09/04/2017, 03:02 PM
I'm getting all three - polyethylene glycol, food starch and methyl cellulose

I'll add the same % and measure dynamic viscosity.

09/05/2017, 06:10 AM
I'd suggest trying to measure the viscosity of water itself several times with your wiki method prior to anything else. If you're not able to get repeatable results, than the method will do you no good. The reason I bring this up is the viscosity of water is very small, and the measuring utensils are cheap and have a fairly large variation, especially for measuring density. This will likely result in large variations in your results. This method would work better for thicker fluids like hydraulic oil, but with substances as thick as water or even a few times thicker, you may find it's not repeatable enough to trust.

With all of that said, I don't know how close you need your viscosity to be in order to meet your needs.

Also, do you plan on doing a mock up of your rockwork for the full size tank to check the flow on the scale model? The rockwork in the tank will play a very significant role in how the fluid flows.

You mentioned your intent is to look at flow along the long path, I'm guessing doing a "U" shaped path around the perimeter. What is the purpose of checking that flow? are you trying to size your pumps/power heads? determine if the flow will be too aggressive in one area vs another? determine power head placement prior to the main tank in case you want them built in? Depending on what your need is, you might be getting carried away with the model where your efforts could be on adjusting the real thing.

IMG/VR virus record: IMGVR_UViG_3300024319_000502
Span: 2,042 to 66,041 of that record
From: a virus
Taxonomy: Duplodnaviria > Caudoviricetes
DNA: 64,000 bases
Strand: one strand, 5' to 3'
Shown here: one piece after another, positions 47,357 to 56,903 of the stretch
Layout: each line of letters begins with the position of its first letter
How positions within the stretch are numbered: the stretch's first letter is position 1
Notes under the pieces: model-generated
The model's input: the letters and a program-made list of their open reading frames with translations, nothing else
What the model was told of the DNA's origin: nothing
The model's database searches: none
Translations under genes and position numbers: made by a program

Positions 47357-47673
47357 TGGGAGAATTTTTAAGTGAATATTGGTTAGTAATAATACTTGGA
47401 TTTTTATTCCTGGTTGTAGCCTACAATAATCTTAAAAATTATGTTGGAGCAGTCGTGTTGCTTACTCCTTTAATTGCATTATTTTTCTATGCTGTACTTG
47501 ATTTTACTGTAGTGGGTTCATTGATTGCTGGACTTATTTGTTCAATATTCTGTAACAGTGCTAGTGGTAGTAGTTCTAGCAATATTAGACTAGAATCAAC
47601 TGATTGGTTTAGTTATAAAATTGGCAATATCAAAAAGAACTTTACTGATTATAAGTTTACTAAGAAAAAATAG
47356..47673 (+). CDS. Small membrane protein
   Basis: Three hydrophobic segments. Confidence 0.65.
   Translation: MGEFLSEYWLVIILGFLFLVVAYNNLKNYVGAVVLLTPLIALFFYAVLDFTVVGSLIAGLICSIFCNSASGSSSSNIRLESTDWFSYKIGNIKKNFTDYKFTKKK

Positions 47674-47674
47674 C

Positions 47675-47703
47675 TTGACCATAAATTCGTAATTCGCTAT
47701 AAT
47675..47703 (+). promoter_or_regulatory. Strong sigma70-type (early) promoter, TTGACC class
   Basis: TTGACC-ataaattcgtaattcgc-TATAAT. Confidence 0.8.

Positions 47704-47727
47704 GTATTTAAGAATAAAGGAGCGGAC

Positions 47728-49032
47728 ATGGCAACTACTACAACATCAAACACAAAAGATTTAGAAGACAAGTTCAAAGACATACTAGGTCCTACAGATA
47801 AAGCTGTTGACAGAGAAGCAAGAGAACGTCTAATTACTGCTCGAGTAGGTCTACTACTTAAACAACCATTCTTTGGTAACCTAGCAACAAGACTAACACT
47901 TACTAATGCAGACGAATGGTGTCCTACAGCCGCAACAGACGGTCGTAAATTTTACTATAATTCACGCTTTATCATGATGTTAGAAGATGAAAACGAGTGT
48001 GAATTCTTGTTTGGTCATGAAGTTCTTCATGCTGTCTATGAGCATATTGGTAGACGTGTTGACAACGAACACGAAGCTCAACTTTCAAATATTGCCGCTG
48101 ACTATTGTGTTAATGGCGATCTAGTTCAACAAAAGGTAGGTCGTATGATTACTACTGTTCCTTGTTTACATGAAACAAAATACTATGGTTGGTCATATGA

09/05/2017, 06:44 AM
I'm running a large surge and counter surge system that hasn't been done before.

The tank is 1600 gals with a subterranean section that's 500gal. So the reef is 1100 gals and each surge is 180 gals. So - one event will release the surge on one end and then a counter surge of equal size on the other end ~ 28' away around the U.

A counter surge is when the DT acts as tube surge container and releases the volume into another.

This entire event will take 5 seconds since the openings are 4' x 1'. The intent is for this to repeat every 15 seconds. This is peak mode.

The intent in creating this flow is to create a current loop without substantial loss / either to the overflow, floor or in wasted wave energy. I wanted it to be as directionally uniform as possible. The target flow rate everywhere is to hit a peak of 4in/s and then alternate directions.

My fear is that the positive and negative water waves will take too long to equilibrate and a lot of water energy will be wasted or lost as surface waves instead of a circulating current..

I can adjusting timing/flow.., or make changes to he model to fix this.

09/05/2017, 06:53 AM
There's also a second surge under the reef that creates a flow up from the far reef edge.
With 4 channels of flow, there are 16 permutation of flow dynamics.

I will also have powerheads for backup to create loop flow against the back end.

If this was a straight 8 or 10 ft tank, I'd just build it. But this is effectively a 28' x 4' tank with a U channel. Water energy moves too slowly in that scale and I can't predict it's behavior without getting much more capable at fluid dynamics -or- running a finite element simulation -or- building a scale model and trying things out.